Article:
(Image from the Facebook page of Saravanan Madhavan inspired many to undertake the task for themselves. The post read, “My street was fully filled with Coovum river and drainage water. But we didn’t wait for corporation or politicians. Went down to street and began to clean as a unit. Whole residents came down to the street. Within an hour my street (became) clean and neat. I am proud of my street people. Like this every area people can clean their street and can make it clean again.” )
Chennai is taking stock of what the receding waters have left in their wake. The task ahead is not one for the faint-hearted.
Heartwrenching is the discovery of bodies in marooned buildings, people who never made it out. One of the most tragic among them was the drowning of an engineer-couple trapped inside their office in Ekkatuthangal. Just two days ago, rescue personnel found the body of an elderly couple at Defence Colony in Nandambakkam, reported Times of India. With many parts of Chennai, Kancheepuram, Tiruvallur and Cuddalore still submerged, it is feared that the scale of such human tragedy could be higher.
Then there is fear of the spread of leptospirosis and other waterborne diseases. Allergies and viral infections caused by contaminated water are only to be expected.
Piles of garbage have been swept up by the flood waters, sewage has entered the homes and where the flood waters have not yet receded, there is an unbearable stench, reported the Hindu. In some areas, people have spotted carcasses floating by, and rodents and snakes run riot in abandoned homes. The situation is ripe for an epidemic, if the State is not prepared, public health experts have warned, the Hindu stated.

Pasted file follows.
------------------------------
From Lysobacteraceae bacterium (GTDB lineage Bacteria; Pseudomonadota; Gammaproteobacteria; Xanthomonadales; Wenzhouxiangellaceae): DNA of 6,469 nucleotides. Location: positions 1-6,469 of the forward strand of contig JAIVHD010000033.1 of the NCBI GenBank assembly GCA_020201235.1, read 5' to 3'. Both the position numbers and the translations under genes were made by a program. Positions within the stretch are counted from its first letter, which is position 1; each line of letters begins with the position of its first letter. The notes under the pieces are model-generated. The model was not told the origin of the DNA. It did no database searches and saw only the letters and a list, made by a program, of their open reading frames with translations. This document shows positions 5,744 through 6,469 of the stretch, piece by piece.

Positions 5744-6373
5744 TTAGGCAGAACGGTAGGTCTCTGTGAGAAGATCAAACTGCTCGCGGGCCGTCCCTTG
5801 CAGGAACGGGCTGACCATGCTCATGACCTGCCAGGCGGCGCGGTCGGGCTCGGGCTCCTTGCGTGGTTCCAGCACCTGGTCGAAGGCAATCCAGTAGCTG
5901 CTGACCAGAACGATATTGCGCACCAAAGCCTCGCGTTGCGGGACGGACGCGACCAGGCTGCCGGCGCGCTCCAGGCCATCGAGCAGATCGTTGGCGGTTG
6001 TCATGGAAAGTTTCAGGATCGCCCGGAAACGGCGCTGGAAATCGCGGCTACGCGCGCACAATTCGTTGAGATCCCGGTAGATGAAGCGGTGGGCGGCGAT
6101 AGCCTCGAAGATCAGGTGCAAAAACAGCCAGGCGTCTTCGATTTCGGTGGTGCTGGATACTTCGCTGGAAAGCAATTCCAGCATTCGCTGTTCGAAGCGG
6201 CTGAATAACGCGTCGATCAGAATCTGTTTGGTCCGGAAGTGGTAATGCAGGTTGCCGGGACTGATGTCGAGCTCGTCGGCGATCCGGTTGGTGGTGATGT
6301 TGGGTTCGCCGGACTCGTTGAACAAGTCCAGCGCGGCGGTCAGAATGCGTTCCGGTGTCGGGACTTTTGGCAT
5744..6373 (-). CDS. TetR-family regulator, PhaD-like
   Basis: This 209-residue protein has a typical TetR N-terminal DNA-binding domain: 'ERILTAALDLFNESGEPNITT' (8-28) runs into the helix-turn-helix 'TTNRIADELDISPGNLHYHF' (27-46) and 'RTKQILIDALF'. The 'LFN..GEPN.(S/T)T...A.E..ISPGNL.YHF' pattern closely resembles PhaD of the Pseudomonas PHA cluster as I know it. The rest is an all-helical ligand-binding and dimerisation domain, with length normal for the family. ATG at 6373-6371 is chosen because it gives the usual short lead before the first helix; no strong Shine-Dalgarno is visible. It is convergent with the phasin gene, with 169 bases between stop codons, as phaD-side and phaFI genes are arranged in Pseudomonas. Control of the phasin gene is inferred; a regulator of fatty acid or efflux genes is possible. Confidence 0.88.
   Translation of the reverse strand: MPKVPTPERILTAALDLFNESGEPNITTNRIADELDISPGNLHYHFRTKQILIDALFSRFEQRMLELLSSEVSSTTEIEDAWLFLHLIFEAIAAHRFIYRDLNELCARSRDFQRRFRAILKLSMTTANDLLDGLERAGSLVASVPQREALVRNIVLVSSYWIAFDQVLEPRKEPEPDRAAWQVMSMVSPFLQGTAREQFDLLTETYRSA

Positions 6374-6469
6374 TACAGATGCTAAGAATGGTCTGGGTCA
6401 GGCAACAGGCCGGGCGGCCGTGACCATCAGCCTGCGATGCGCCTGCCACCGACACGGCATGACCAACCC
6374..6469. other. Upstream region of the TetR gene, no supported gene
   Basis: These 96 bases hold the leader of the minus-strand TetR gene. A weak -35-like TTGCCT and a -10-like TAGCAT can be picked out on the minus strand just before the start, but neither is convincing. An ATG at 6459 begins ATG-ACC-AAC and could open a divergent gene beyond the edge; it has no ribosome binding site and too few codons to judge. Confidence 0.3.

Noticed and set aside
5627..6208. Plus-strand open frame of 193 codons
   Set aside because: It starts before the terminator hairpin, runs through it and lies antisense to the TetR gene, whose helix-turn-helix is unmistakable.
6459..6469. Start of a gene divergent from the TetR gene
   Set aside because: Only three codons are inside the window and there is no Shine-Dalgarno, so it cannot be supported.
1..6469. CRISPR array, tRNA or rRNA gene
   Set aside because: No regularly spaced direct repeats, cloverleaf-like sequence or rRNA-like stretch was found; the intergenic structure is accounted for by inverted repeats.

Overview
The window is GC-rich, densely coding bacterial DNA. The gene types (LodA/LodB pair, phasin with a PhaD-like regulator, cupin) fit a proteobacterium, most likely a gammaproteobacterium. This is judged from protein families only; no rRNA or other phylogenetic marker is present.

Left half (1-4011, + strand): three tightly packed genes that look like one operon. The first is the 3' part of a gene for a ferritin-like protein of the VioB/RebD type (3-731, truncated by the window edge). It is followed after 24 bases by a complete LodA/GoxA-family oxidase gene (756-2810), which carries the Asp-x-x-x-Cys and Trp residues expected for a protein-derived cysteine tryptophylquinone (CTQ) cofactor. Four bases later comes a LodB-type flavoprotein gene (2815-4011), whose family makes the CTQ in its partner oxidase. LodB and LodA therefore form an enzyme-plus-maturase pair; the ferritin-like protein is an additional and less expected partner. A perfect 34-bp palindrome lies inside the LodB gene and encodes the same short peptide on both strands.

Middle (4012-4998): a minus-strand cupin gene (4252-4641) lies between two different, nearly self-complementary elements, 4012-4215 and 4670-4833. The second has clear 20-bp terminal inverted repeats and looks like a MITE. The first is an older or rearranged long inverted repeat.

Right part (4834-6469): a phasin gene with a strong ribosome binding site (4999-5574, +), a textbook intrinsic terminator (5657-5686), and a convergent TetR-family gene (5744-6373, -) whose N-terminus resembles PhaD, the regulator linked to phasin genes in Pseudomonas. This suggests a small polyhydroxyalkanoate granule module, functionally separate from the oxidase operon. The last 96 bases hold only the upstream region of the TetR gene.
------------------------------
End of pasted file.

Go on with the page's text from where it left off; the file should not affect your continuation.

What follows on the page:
Medical college hospitals that have been conducting mobile health camps across the city from Sunday, are seeing a lot of skin ailments. “Most of the patients have sores on their feet from having waded through water. We are seeing a lot of colds, coughs, fevers, vomiting and diarrhoea,” said T. Ravindran, professor of medicine, Government Kilpauk Hospital, which, along with Government Royapettah Hospital, is conducting 40 camps a day.
Apart from the infections, there are also injuries – from sharp objects in the water that people cannot see.
Doctors have said residents must take precautions – apart from boiling drinking water, they should filter and chlorinate all other water before use too. “So far, we have no large-scale incidence of fever and diarrhoea, two conditions that we are expecting at this stage,” explained a senior health department official. (The Hindu)